Honorable Mentions (2 of 2)
Coach: Lon Kruger (537 career wins)
Player: Mitch Richmond, Kansas State
Kruger has been all over the place in the past three decades. This coming season will mark his fourth with Oklahoma and the sixth school at which he has coached at least four seasons.
His coaching legend really began in the latter half of the 1980s during his time at Kansas State. He was only with the Wildcats for four years, and Mitch Richmond was only there for the first two, but they sure were good years.
Richmond's final season at Kansas State was the team's best during Kruger's stay. Richmond averaged 22.8 PPG, leading the Wildcats to a No. 4 seed in the 1988 tournament. They knocked off No. 1 seed Purdue to advance to the Elite Eight before running into a nemesis on a mission, as Kansas State became just one of Kansas' victims on the way to the 1988 championship.
Coach: Jim Larranaga (508 career wins)
Player: George Evans, George Mason
Much like Rick Barnes, Larranaga's win total is much more a product of longevity than greatness. At the end of his 12th season as a head coach, he had a career winning percentage of 52.2. Prior to the Final Four run that put George Mason on the map, his teams suffered at least 10 losses in each of his first 19 seasons.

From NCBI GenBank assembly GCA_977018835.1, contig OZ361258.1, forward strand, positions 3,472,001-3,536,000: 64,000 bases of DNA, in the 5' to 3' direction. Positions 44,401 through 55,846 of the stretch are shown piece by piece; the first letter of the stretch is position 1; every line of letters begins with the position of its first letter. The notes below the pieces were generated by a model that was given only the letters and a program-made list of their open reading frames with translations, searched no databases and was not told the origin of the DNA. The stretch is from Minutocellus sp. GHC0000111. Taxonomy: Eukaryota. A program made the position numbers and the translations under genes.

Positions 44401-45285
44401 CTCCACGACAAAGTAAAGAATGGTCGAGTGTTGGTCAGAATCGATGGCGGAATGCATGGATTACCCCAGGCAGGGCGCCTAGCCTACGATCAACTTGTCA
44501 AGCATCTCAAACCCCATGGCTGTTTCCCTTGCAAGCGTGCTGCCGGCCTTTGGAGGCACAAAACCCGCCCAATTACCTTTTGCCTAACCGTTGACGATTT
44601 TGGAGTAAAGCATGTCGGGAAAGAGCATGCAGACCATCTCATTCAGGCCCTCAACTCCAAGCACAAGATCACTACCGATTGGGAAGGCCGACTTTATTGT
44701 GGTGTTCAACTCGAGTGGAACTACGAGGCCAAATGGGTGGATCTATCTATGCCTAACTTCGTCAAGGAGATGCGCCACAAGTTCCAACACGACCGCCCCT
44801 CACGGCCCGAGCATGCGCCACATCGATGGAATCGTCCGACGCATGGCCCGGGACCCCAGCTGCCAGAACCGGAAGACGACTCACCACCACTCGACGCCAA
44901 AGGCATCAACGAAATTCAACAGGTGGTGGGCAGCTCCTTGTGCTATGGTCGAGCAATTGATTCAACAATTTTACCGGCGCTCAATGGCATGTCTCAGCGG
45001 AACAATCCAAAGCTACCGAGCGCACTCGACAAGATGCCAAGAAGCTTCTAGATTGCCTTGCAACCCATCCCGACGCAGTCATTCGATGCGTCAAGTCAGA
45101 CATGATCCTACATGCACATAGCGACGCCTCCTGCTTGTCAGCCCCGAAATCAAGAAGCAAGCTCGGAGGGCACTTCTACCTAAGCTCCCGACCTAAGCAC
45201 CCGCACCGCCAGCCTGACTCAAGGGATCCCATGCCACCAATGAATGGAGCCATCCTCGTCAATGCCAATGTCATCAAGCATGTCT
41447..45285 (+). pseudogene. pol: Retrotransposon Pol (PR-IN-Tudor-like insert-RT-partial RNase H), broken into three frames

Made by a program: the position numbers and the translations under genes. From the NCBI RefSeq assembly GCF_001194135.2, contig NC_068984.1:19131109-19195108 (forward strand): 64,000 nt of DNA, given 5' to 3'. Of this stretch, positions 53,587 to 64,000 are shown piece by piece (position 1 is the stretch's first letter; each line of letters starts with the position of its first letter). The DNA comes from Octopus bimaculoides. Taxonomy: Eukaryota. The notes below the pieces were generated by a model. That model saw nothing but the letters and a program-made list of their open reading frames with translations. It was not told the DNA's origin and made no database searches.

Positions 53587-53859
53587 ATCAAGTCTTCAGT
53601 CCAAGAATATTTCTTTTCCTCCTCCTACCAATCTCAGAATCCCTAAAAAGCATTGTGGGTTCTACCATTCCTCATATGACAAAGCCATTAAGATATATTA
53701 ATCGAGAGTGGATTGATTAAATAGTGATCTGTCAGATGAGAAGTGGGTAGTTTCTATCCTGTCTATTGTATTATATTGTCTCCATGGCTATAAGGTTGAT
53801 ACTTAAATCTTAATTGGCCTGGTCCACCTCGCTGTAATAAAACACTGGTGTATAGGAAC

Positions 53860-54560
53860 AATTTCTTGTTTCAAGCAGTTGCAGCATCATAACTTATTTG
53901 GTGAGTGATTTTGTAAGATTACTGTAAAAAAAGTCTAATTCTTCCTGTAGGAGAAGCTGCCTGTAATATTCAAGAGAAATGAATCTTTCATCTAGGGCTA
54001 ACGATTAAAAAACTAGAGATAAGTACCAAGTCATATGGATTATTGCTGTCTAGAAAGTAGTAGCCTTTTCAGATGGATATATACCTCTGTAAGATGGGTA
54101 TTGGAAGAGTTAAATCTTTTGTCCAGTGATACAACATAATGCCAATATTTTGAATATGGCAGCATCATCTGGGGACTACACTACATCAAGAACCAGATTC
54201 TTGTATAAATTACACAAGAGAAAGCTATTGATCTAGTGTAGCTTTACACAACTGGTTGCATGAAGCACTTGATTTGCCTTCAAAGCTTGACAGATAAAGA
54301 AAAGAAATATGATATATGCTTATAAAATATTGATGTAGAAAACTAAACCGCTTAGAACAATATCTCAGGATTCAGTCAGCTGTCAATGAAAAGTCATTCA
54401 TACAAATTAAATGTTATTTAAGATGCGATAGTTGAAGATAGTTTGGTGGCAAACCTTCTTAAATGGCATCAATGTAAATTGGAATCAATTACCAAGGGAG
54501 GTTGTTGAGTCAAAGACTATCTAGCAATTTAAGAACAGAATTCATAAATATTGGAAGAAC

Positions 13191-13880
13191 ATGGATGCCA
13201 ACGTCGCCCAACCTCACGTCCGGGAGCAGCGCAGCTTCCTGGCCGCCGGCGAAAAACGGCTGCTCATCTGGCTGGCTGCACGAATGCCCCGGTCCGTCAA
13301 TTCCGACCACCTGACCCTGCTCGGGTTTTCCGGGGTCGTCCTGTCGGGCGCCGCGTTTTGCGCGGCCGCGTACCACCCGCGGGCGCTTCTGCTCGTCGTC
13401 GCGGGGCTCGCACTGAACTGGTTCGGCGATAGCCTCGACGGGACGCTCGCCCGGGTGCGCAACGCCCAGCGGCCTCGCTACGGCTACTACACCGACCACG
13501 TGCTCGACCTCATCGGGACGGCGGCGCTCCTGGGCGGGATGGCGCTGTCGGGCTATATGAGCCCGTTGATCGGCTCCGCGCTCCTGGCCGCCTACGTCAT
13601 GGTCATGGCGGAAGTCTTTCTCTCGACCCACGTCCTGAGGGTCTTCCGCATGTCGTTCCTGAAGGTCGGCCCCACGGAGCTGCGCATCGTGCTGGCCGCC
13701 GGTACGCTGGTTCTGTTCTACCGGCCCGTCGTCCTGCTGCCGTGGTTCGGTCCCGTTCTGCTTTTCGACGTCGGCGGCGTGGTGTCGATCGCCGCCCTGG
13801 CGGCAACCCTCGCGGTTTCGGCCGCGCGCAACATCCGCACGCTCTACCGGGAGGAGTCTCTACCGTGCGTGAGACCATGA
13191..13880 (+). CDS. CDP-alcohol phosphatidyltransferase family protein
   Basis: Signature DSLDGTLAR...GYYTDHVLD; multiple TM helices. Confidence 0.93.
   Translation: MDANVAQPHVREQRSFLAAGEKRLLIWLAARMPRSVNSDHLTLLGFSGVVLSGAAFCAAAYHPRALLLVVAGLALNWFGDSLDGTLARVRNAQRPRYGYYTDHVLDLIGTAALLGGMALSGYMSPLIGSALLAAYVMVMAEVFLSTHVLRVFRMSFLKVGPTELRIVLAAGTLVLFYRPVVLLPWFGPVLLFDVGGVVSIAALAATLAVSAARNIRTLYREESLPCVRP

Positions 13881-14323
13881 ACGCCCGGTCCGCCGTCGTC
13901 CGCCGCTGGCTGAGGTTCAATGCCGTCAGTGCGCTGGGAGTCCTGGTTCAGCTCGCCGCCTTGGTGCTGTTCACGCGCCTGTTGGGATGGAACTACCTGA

But for three of those seasons, George Mason was an annual contender, winning either the CAA tournament or at least a share of the regular-season conference championship each year at the turn of the millennium.
George Evans was almost exclusively the reason why. The 6'7" forward led the Patriots in points, rebounds, blocks and steals in each of those three seasons.
If it felt like he was a grown man playing a children's game, it's because he was. Evans was born in 1971 but didn't even start playing college ball until November 1997 because of military service. As a freshman, he was four years older than most seniors. No wonder he dominated the CAA.
Coach: Bob McKillop (472 career wins)
Player: Brandon Williams, Davidson
Stephen Curry was only four years old when McKillop began cementing his status as coach of Davidson for more than two decades.
In his first three years, the Wildcats went just 25-60, but the winning percentage was gradually increasing. By the time Brandon Williams arrived on campus, they were ready to explode.
Williams played somewhat sparingly as a freshman while Davidson went 14-14 during the 1992-93 season, averaging just 16.2 minutes and 6.7 points per game off the bench. As a starter for the vast majority of his final three seasons, he averaged 15.7 points and led the team in blocked shots each season. The Wildcats went 61-26 those years, including a 25-5 record in Williams' senior year.